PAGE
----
The terrible events that are being uncovered in Austria are really so extreme it’s difficult to react. I find that I’ve gone beyond horror and revulsion into a weird sort of wide eyed fascination.
I’ve got conflicting emotions about this story.
On one hand the fine seems a little petty, and out of proportion. But on the other hand the man lives in a house with a reasonable sized garden, and has been warned- several times. It seems he doesn’t want to think about his rubbish beyon making sure it goes in the bin.
I don’t think it’s too much to ask people to think about what waste they produce when they buy their food, to be honest. Am I being too Marie Antionnette here? I don’t think so. In times past we would be creative with our food. We would eat everything on our plate because it would be rude not to, and we would save and reheat the left overs. We’d be creative with our cooking. Now we just throw out anything that’s 5 seconds past the useby date, and don’t do anything to avoid it.
It’s true our supermarket culture sells a lot of over packaged goods. Recently a columnist tried to live a plastic-free lifestyl. But there are alternatives- even in the supermarket. Meat can be bought in a simple plastic bag with a sticker. You can buy some of your veg loose and despite having a plastic window, a mushroom bag takes up less room in the rubbish to a box.
We have a very good stystem in our street. We have a fortnightly recycling collection, with which you can recycle almost everything reclcylable but only 1 in 10 houses in our street use it. It seems too much effort and something needs to be done to snap people out of their complacency.
Yes there are circumstances where fortnightly collection won’t work, in high rise blocks in inner cities you have no storage space for example. But because a system doesn’t work in one area doesn’t mean it is universally useless. In some areas food waste is recycled weekly- putting the pressure on people to think about how much of everything else they use without causing a health hazard.
In short the man should have been fined. About £30 would have been sensible.
I referred to my debit card as a Switch Card this morning. It’s not even a Maestro card, so I don’t have the nerdy get out of “well the company behind it is still the Switch consortium…”
When looking round for sanity I found this nugget of it from Stuart Lee. It’s a diatribe from the Radio 4 show Heresy:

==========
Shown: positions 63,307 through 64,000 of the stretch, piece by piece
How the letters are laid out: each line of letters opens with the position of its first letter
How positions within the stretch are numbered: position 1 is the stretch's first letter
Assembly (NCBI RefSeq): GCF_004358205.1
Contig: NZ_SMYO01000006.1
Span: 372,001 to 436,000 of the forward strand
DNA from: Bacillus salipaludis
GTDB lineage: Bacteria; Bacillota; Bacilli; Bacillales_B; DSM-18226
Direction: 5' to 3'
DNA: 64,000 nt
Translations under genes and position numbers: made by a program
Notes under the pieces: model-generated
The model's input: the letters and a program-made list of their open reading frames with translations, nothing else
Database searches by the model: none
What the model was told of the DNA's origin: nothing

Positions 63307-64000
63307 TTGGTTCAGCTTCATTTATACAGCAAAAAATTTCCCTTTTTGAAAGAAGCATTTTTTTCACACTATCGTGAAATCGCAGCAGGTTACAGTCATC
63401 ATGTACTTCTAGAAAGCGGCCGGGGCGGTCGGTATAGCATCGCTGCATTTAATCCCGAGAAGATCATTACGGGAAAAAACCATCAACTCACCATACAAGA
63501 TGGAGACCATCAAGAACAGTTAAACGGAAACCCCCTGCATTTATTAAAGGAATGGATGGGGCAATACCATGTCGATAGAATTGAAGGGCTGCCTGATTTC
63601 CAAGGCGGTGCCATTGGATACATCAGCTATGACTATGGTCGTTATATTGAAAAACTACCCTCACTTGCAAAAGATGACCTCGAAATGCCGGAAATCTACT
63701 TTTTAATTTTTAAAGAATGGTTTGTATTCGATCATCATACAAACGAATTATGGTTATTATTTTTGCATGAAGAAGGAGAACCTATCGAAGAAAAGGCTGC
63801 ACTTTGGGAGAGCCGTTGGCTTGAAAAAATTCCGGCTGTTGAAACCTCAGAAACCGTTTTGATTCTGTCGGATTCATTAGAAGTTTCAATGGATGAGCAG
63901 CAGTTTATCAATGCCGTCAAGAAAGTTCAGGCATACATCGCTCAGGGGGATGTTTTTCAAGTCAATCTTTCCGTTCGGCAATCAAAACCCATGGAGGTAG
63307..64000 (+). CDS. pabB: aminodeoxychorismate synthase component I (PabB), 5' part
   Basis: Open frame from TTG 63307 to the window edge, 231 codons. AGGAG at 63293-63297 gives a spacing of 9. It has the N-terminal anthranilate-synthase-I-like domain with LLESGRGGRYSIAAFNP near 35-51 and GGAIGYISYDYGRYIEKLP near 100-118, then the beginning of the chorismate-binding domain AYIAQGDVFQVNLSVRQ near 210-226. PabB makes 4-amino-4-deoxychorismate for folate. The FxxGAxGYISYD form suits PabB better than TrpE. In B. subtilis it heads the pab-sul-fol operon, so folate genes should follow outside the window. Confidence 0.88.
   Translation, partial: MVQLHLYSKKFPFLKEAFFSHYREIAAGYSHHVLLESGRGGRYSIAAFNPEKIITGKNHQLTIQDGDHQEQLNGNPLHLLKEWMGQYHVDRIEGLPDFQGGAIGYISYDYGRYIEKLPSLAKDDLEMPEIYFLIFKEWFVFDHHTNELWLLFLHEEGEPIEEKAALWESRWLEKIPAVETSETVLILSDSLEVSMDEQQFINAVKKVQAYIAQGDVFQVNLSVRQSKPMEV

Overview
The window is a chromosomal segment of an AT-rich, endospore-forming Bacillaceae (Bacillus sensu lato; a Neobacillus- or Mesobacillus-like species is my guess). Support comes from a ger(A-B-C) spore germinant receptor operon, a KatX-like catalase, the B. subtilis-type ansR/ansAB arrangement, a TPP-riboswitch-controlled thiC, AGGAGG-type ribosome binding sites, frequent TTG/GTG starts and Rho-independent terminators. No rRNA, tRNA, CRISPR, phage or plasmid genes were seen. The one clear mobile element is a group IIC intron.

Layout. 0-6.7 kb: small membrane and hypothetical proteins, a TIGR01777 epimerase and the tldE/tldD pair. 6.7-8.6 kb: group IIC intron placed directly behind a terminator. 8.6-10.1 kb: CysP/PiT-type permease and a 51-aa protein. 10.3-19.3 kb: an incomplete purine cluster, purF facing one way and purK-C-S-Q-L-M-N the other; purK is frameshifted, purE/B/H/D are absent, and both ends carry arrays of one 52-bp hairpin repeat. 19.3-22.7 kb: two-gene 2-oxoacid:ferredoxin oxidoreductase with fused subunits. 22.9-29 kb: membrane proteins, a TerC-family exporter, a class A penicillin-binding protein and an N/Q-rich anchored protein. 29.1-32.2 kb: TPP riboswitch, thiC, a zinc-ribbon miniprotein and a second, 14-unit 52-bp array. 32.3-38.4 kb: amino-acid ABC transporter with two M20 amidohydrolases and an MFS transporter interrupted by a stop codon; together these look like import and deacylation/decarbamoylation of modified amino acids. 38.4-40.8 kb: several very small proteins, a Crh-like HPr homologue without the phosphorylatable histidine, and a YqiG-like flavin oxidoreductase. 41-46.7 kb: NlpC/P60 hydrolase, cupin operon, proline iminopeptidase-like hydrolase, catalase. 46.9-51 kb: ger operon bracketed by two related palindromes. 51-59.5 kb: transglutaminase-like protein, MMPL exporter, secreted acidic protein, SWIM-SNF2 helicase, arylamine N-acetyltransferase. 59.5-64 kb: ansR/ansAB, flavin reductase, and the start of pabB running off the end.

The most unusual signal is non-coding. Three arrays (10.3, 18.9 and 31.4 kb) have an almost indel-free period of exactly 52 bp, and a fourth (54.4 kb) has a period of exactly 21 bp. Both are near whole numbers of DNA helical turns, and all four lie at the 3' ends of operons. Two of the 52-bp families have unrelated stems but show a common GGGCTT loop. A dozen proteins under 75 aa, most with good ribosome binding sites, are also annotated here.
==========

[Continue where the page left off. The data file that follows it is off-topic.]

It really worries me that 84% of this audience agrees with that statement, because the kind of people that say “political correctness gone mad” are usually using that phrase as a kind of cover action to attack minorities or people that they disagree with. I’m of an age that I can see what a difference political correctness has made. When I was four years old, my grandfather drove me around Birmingham, where the Tories had just fought an election campaign saying, “if you want a nigger for a neighbour, vote Labour,” and he drove me around saying, “this is where all the niggers and the coons and the jungle bunnies live.” And I remember being at school in the early 80s and my teacher, when he read the register, instead of saying the name of the one Asian boy in the class, he would say, “is the black spot in,” right? And all these things have gradually been eroded by political correctness, which seems to me to be about an institutionalised politeness at its worst. And if there is some fallout from this, which means that someone in an office might get in trouble one day for saying something that someone was a bit unsure about because they couldn’t decide whether it was sexist or homophobic or racist, it’s a small price to pay for the massive benefits and improvements in the quality of life for millions of people that political correctness has made. It’s a complete lie that allows the right, which basically controls media now, and international politics, to make people on the left who are concerned about the way people are represented look like killjoys. And I’m sick, I’m really sick– 84% of you in this room that have agreed with this phrase, you’re like those people who turn around and go, “you know who the most oppressed minorities in Britain are? White, middle-class men.” You’re a bunch of idiots.